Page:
Note that sedating antihistamines are contraindicated for the treatment of allergic rhinitis in children.

Intranasal corticosteroids are very effective for the treatment of allergic rhinitis but as maximum effect may take up to two weeks to achieve, they are recommended for people with more severe symptoms, who wish to use preventative measures throughout the pollen season.

Oral corticosteroids are not generally recommended except in cases of severe or intractable nasal symptoms or nasal polyps.

9. For moderate to severe symptoms of seasonal allergic rhinitis, which one of the following treatments is recommended to be trialled first: Your peers Answer
Intranasal antihistamines 4%
Oral antihistamines 7%
Intranasal corticosteroids 96%
Oral corticosteroids 1%

Question 9 comments

Intranasal corticosteroids are recommended first-line for people with moderate to severe symptoms of seasonal allergic rhinitis. Corticosteroid nasal sprays are considered to be the most effective medicine class for controlling the four main symptoms of hay fever – sneezing, itching, rhinorrhoea and nasal blockage. The onset of action can be up to 12 hours and maximum efficacy can take up to two weeks to achieve. Treatment may be started prior to the anticipated beginning of the pollen season and be continued throughout.

Intranasal and oral antihistamines may be used for rapid relief of mild symptoms. If moderate to severe symptoms remain uncontrolled despite maximum dosage of an intranasal antihistamine, the addition of an oral antihistamine may be considered, especially for breakthrough symptoms.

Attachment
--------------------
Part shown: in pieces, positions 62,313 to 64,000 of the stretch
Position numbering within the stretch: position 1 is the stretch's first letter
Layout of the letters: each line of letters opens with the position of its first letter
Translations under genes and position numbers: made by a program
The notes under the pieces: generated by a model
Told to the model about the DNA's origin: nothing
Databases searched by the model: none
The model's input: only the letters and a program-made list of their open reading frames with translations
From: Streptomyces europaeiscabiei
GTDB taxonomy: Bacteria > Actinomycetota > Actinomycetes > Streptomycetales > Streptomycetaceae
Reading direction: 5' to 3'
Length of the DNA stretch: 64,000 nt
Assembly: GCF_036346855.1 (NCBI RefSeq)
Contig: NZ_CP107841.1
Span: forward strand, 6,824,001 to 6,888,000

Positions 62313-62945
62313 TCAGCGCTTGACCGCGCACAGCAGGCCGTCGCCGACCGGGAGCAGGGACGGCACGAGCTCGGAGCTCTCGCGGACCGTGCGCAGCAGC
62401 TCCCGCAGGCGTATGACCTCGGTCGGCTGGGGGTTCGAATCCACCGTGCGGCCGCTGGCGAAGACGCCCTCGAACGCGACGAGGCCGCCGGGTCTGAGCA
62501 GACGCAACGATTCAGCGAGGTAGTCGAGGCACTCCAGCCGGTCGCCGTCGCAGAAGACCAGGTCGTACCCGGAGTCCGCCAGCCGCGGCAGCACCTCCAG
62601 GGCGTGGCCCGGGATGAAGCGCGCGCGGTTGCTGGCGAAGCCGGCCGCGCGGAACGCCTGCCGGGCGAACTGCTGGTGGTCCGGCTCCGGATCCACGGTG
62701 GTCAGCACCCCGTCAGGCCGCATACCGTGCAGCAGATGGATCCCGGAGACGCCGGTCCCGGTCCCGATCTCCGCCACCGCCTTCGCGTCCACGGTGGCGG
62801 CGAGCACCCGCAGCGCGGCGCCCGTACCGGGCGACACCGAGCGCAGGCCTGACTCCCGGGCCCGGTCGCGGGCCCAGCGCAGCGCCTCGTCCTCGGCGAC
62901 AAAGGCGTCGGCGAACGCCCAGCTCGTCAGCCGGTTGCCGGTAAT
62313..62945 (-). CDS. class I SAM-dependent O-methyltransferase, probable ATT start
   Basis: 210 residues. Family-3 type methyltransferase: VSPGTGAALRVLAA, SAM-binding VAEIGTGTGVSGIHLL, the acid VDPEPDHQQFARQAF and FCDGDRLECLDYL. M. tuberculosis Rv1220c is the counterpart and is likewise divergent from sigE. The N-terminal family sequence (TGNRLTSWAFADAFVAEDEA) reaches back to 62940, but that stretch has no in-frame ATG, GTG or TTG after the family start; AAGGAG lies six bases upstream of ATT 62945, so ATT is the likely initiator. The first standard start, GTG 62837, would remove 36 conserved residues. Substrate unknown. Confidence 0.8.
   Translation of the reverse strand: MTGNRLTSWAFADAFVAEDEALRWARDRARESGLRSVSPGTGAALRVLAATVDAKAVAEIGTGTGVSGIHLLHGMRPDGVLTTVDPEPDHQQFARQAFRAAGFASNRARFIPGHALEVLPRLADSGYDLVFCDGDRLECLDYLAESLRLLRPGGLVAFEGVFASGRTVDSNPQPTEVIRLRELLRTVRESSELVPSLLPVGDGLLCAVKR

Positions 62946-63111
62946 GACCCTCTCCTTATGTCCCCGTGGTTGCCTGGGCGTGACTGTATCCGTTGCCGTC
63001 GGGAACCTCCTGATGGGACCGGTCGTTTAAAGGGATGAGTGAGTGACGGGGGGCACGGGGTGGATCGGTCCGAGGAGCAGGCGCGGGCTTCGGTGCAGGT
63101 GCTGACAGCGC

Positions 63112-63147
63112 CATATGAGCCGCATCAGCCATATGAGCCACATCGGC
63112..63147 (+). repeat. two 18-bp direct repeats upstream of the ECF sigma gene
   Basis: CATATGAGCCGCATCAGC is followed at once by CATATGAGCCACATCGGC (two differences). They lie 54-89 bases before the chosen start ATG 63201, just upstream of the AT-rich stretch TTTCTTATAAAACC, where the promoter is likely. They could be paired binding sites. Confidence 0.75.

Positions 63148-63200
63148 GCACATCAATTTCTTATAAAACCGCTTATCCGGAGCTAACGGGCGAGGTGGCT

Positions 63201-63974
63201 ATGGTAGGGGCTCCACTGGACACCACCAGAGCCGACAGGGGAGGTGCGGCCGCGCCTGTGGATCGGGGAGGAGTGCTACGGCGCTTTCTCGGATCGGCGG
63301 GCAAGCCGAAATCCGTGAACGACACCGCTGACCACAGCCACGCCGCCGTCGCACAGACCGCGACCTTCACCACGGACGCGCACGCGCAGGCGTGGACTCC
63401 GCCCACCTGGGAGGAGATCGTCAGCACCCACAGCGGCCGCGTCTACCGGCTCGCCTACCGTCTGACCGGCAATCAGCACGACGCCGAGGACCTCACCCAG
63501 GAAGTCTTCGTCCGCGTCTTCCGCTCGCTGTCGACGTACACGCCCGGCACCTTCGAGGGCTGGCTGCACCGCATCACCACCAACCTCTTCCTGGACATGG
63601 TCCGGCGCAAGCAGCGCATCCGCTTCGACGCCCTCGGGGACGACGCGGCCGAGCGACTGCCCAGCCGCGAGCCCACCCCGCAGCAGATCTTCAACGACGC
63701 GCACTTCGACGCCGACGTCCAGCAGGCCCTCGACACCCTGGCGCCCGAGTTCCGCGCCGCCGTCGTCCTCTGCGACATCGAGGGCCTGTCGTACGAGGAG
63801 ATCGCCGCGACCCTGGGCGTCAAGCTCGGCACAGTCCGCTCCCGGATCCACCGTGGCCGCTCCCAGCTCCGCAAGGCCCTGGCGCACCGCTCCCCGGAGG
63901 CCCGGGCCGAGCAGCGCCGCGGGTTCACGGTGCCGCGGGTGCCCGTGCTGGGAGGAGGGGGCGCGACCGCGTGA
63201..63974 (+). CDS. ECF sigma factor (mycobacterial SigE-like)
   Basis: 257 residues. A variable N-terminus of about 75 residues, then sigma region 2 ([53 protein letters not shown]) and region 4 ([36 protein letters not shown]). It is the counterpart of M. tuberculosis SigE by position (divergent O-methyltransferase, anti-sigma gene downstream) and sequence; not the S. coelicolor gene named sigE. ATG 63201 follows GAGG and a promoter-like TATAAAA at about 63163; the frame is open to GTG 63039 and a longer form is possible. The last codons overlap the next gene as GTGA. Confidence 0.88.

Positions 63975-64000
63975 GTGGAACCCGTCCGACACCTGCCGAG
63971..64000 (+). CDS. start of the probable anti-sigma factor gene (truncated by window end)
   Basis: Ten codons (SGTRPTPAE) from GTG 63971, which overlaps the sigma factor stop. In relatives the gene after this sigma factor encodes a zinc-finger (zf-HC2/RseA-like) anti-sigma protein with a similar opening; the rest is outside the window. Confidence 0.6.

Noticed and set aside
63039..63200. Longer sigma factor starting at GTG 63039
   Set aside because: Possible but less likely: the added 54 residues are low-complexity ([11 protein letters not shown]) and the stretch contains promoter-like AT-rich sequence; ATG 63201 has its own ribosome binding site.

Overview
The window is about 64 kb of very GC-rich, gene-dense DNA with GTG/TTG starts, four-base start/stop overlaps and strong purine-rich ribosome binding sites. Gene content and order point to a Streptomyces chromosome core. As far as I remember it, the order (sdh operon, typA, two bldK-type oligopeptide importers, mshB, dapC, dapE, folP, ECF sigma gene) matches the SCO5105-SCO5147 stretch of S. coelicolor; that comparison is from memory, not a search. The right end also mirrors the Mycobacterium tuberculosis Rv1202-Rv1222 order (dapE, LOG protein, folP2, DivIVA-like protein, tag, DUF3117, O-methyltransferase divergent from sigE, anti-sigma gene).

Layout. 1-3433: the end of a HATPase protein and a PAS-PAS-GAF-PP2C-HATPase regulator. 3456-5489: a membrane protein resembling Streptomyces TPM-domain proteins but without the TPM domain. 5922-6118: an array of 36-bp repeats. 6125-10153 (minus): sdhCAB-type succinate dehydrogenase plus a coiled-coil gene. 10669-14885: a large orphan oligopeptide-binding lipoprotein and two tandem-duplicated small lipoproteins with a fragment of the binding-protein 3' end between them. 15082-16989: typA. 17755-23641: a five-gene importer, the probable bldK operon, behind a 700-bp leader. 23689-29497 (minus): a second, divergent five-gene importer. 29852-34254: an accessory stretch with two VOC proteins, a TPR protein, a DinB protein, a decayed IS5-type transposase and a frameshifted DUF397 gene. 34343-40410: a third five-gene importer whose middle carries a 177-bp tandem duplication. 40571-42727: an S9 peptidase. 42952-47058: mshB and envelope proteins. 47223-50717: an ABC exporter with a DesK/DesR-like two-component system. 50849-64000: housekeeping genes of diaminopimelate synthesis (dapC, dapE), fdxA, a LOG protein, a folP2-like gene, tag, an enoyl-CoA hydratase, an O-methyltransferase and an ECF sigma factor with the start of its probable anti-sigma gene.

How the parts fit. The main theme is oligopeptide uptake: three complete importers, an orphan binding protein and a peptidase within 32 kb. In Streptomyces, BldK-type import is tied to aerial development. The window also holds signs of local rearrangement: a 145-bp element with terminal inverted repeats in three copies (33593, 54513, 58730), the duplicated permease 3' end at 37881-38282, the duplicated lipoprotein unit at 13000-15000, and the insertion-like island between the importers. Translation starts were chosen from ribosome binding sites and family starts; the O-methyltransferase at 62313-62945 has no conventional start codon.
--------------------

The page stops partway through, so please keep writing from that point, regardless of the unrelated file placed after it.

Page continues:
Oral corticosteroids are not generally recommended except in cases of severe or intractable nasal symptoms or nasal polyps.

10. Which of the following statements about medications used for seasonal allergic rhinitis are true? Your peers Answer
Intranasal decongestants should only be used short-term 93%
Oral corticosteroids can be used for the duration of the pollen season 4%
Parenteral corticosteroid injections are not generally recommended 87%
Intranasal anticholinergics can be effective in reducing rhinorrhoea 84%
Intransal sodium cromoglycate is more effective than intranasal corticosteroids 2%

Question 10 comments

Intranasal decongestants should only be used short-term (less than ten days) and intermittently because of the risk of rhinitis medicamentosa (rebound nasal congestion).

Oral corticosteroids should not be used throughout the pollen season. A short course of oral corticosteroids (e.g. five to seven days), may be considered for very severe or intractable nasal symptoms or nasal polyps.

Parenteral corticosteroid injections are not recommended due to the risk of long-term corticosteroid adverse effects and the availability of more effective treatments.

Intranasal anticholinergics, e.g. ipatropium bromide, can be effective in reducing rhinorrhoea, although have no effect on other nasal symptoms. They can be used as an “add-on” treatment to intranasal corticosteroids and antihistamines if required for symptom control.

Intranasal sodium cromoglycate has limited effectiveness for the treatment of seasonal allergic rhinitis, although it is a safe treatment to use in young children and during pregnancy. For most people, intranasal sodium cromoglycate is less effective than intranasal corticosteroids.